High up on my list of things to get is a pollen catcher. This way I can actually just feed pollen straight back to the hive if need be. It's a shame those things are so expensive though, and an even bigger shame that you can't build them yourself (at least, I havn't found a decent plan around).

    As far as your summer starter method goes, I do have a question for you. Essentially, you are leaving all sealed brood and the foragers of a hive in the old location, while removing the queen and the open brood and putting it in a new location, correct? Wouldn't most of the nurse bees be on the frames of open brood? So wouldn't you be transferring all the nurse bees that you want AWAY from the grafts, which is the opposite of what you want to do? If you shake a few frames of nurse bees into the cell starter, wouldn't that deprive the open brood frames of both food (from the foragers) and nurse bees? Or am I just thinking things are a little bit more complicated than they actually are. I realize that the sealed brood will emerge, giving the starter more nurse bees, but that would take a few days at least (and yes, I realize this is where the "multiple days of grafts" comes into play).

    You also mention about using double deeps. I use mediums. You mentioned using the "equivalent of mediums." Most would consider this two mediums (which is actually one and a half deeps, but neither here nor their). Wouldn't it be better to use only ONE medium? With a swarm box, you try to crowd as many into a small area as you can, so wouldn't the theory go the same for the summer open hive starter?

  15. #55
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    Default Re: Moving from ok queens . . . to great queens.

    I think you will find that contrary to popular teachings, foragers can and will return to the jobs that the hive needs... so the mass numbers of foragers that will be now squished into half the space that they once had will provide plenty of added hands on deck... also, keep in mind that summer is different than spring in laying patterns as well... in spring the queen has whole frames that she can lay in one day and they will generally emerge that way as well, giving her the whole frame again, less what ever nectar or pollen the bees rush in to put away in the frame... but during the summer, the brood cycles have already taken ups and downs, thus creating odd ages of brood, for example, as brood is emerging and stores are used up on one frame, the queen may be laying in the freshly emptied cells, then moving to the next frame, only to return to that original frame the next day, etc... this means that brood on a single frame may emerge on different days, even if it is all capped when you look at it... so a hive body with one frame of open brood (as much large larvae as possible) and a ton of capped brood frames will have new nurses emerging by the hundreds to thousands every day in a continuous manner... once you set up this configuration, you may be surprised at just how fast this starter becomes a booming box of bees, rolling all over the place, confused, and driven by the most dominant instinct that this situation creates... make a queen.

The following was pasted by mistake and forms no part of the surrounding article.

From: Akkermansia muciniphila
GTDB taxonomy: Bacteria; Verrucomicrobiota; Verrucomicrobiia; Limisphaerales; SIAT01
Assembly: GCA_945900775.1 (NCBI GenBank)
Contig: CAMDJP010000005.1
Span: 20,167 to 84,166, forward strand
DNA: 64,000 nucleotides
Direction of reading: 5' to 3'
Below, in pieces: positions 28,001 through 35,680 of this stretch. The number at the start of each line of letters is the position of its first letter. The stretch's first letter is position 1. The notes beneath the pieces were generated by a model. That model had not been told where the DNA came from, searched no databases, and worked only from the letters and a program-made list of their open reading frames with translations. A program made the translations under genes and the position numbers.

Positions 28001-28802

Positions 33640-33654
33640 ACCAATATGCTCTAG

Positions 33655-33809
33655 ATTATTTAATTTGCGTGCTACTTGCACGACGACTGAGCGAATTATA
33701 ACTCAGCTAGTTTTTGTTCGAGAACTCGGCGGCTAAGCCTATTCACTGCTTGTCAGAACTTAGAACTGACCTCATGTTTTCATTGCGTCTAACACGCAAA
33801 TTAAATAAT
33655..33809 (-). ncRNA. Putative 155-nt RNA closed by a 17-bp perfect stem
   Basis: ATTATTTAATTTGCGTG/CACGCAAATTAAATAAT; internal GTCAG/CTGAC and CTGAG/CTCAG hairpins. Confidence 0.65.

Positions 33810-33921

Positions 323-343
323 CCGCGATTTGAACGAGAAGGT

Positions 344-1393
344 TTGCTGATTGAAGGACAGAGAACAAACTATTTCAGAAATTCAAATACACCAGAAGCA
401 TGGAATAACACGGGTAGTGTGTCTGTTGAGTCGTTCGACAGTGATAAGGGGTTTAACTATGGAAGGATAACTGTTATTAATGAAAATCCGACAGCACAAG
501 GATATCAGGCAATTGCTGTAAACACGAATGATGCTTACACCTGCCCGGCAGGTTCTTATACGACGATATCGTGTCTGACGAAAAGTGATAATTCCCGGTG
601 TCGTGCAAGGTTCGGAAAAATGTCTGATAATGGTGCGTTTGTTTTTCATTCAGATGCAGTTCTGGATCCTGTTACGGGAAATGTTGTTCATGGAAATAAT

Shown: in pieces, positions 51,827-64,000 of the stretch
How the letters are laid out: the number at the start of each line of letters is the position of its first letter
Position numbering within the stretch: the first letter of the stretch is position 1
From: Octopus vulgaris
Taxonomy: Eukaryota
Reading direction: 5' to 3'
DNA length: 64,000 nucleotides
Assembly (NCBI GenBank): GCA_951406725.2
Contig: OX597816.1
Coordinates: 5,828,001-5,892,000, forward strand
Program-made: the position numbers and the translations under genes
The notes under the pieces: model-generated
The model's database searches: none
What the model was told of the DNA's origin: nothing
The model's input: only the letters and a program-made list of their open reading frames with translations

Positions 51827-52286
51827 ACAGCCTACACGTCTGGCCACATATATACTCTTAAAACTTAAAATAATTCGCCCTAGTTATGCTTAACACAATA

On the deep vs medium issue, it really doesn't matter, but if you have 4 mediums stacked up with brood in three and you take away two of the brood boxes, you will have so many bees stuck outside that it just seems like a waste... what I would do in that situation is leave two brood boxes and move some of the unnecessary brood into the center of the honey super, and move the honey frames into the outer edges of the top brood box of the starter... then the split gets some extra brood and the starter get some extra food...

    As to the feeding, those guys not only produce queens, but also a honey crop... I on the other hand get others to extract honey from my hives for themselves just so I can get the empty comb back and to save my back from having to lift so many loaded supers from hives so that I can reach the chambers... I also open feed supers back to the yards in spring to make the hives smaller and accomplish the same goal as feeding, just without risking the health of my bees... there are several differences in my operation as opposed to some others, and the biggest one is that I do not Have to treat my bees to keep them alive... not that I am against it, or against feeding, again, what I'm truly against is dead bees... if they need to be treated or fed, do what must be done, but if you don't have to, why do it? I am required by state law to treat every colony that produces a package or nuc... so I test every single one and only treat at thresholds that are bit below the minimal accepted threshold or more, which are very very few... like MB and I say so often, you don't want to mess up the microbes that come from a creature feeding on what it is naturally meant to feed on... Messing up the microbes of a creature by substitution diets is like a human living off of cornogs and beer (yep, those were the days :-), sure they will be able to survive... at least until flu season comes along or until they need to physically protect themselves from a burglar... and how about their mental health and work ethics? How would they be effected by this type of diet... keeping them from starving, absolutely... building comb outside of a flow, sure... building up early to be prepared to catch a flow, ok... feeding straight through the season or taking off ALL of the honey for extracting and replacing it with syrup, waste of money on sugar and replacement bees down the road... feeding is also partially to blame for robbing losses... not just because feeding can start robbing, but also because robbing is mainly due to a hive(s) building up for a flow that isn't actually there, so when the feeding slows, the hives that are built up have to find feed some where... the other difference is simply good bees and great locations. :-)